In the previous post I wrote about the friable nature of digital media; but, often analogue media does not fare much better. Humans are not gentle beasts and the destruction, intentional or unintentional, of libraries, archives and museums is old as Alexandria and recent as Iraq (2003), Weimar (2004), and Egypt (2011).
Some of them do make it; but, is trying to give words wings, making a poetic gesture – like Occupy Wall Street or the Arab Spring – an endeavour that will be obscured in apathy and confusion, or flower into something enduring? Is writing worth it when the world is already full of really good poetry that not many bother to read anyway? Poetry, what for?
In answer I offer a quote from the poet Andrea Scarpino, featured in a recent issue of Blood Orange Review:
“There are millions of reasons not to write: earning an income, a beautiful fall day, that greasy brunch spot. What keeps me moving forward is a commitment to my own voice, my own stories, to sharing with others. A commitment to telling stories that I think need to be told. A commitment to sound and light and the ways in which language shapes our understanding of the world, the things that language can teach us about ourselves. And also, a rebelliousness. A friend once told me, ‘No one will make it easy for you to write.’ So sometimes, I sit down at my desk just to prove that I can. Because committing to my own writing can be such an act of rebellion, of going against the grain, of proving that no matter what the world thinks I should value, I value this.” – Andrea Scarpino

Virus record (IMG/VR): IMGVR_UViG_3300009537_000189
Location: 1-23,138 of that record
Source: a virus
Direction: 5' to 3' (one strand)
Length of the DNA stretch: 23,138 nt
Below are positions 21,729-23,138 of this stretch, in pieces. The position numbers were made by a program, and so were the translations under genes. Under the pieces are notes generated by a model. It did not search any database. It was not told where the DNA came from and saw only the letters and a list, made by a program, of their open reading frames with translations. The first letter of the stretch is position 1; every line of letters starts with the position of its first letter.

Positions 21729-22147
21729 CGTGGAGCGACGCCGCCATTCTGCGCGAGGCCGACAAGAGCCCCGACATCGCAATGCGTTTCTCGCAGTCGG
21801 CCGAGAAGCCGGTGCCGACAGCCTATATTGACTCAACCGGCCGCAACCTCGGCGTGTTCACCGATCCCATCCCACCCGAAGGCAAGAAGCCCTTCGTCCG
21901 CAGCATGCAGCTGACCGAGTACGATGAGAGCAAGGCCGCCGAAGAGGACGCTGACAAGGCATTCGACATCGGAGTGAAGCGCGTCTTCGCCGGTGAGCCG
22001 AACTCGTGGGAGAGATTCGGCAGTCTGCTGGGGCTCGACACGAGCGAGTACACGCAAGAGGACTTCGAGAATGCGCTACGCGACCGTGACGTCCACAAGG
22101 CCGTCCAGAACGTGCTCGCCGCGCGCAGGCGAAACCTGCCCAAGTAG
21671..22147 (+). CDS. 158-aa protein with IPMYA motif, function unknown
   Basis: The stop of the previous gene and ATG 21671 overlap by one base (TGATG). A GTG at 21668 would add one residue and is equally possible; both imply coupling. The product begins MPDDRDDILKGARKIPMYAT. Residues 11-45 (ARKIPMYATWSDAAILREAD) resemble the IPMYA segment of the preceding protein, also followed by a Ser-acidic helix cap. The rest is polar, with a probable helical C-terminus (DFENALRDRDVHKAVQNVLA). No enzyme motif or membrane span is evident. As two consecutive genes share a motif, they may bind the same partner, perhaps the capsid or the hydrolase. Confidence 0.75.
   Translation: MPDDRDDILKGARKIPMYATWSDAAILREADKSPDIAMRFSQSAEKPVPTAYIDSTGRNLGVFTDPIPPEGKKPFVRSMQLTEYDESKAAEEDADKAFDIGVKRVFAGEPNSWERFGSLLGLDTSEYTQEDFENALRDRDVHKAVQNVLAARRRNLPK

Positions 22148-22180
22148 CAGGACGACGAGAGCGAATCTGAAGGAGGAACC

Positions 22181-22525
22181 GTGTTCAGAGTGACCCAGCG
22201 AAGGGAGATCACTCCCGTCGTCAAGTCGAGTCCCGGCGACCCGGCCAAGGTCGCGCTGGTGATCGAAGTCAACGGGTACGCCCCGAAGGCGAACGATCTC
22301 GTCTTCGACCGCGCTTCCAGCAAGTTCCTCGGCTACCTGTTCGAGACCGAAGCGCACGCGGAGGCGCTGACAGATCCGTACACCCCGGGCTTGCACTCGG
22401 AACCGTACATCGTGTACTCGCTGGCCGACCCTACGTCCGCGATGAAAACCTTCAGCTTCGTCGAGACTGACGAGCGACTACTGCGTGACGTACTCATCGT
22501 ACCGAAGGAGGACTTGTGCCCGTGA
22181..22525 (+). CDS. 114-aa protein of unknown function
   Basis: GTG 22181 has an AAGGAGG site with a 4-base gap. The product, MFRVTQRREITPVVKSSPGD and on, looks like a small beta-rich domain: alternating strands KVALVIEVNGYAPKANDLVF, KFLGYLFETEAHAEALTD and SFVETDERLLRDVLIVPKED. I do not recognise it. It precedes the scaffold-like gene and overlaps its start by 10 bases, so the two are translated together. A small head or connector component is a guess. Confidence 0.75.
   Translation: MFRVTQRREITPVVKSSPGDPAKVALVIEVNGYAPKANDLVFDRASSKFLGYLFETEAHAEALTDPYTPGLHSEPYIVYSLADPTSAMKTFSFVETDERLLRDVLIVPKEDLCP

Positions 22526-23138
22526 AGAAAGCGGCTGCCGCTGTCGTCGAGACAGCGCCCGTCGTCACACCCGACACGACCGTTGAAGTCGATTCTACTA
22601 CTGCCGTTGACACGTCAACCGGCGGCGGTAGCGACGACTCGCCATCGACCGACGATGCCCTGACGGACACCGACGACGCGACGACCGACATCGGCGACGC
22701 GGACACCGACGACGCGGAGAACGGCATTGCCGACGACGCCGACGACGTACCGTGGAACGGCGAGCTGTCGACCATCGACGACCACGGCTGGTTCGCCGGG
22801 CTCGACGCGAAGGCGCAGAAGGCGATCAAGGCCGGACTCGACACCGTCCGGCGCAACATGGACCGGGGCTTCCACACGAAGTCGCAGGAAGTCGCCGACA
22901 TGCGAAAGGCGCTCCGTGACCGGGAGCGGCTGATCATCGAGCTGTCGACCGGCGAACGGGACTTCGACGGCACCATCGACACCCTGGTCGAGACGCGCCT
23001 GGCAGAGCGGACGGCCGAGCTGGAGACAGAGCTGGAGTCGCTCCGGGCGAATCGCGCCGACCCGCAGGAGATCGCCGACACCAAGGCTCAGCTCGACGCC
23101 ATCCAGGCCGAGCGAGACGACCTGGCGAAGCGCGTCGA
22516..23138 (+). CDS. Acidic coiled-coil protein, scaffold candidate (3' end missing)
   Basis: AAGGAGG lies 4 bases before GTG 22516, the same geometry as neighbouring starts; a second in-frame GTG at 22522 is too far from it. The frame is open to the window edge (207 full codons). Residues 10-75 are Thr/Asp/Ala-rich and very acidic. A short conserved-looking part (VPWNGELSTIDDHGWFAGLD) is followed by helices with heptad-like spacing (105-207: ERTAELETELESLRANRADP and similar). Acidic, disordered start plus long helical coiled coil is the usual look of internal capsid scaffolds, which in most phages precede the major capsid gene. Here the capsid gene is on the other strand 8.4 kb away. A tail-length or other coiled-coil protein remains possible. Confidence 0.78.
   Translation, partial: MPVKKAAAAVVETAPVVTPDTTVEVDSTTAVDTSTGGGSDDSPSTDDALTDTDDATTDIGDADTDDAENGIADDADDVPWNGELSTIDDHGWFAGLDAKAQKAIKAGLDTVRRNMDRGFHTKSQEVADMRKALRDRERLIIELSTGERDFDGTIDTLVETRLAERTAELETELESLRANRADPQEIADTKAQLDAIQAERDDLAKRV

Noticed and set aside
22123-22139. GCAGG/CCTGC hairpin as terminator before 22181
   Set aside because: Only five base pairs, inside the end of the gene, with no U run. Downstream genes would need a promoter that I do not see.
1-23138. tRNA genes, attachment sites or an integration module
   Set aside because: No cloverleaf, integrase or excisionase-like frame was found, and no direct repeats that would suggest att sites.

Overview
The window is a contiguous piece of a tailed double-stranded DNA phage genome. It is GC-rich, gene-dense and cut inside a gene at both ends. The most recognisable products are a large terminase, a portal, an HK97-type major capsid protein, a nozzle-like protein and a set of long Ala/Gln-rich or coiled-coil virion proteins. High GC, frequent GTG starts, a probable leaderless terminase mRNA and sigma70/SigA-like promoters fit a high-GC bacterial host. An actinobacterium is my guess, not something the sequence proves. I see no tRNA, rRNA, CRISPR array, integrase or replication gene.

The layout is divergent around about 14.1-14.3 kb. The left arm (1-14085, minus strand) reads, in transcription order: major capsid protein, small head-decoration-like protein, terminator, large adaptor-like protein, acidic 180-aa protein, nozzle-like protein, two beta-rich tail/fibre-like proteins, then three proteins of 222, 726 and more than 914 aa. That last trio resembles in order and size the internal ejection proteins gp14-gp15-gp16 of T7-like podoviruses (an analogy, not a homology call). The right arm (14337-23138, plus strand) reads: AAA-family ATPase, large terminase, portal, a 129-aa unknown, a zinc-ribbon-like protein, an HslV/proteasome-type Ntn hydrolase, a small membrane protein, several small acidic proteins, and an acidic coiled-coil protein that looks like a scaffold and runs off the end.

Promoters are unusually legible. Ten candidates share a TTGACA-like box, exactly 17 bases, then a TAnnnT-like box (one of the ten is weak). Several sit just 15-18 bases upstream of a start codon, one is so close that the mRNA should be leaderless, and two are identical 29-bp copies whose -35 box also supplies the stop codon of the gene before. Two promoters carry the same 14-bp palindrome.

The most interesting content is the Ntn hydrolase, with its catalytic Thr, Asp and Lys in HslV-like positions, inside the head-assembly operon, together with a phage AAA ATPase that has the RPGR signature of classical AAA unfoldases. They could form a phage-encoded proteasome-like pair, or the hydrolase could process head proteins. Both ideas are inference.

It is this gesture towards real communication, offered in the midst of the flash-flood of information that our culture deluges us with every morning as soon as we open our eyes, that is being offered by the poets who will be presented over the next 29 days. An arbitrary flower in the midst of chaos for you, the reader.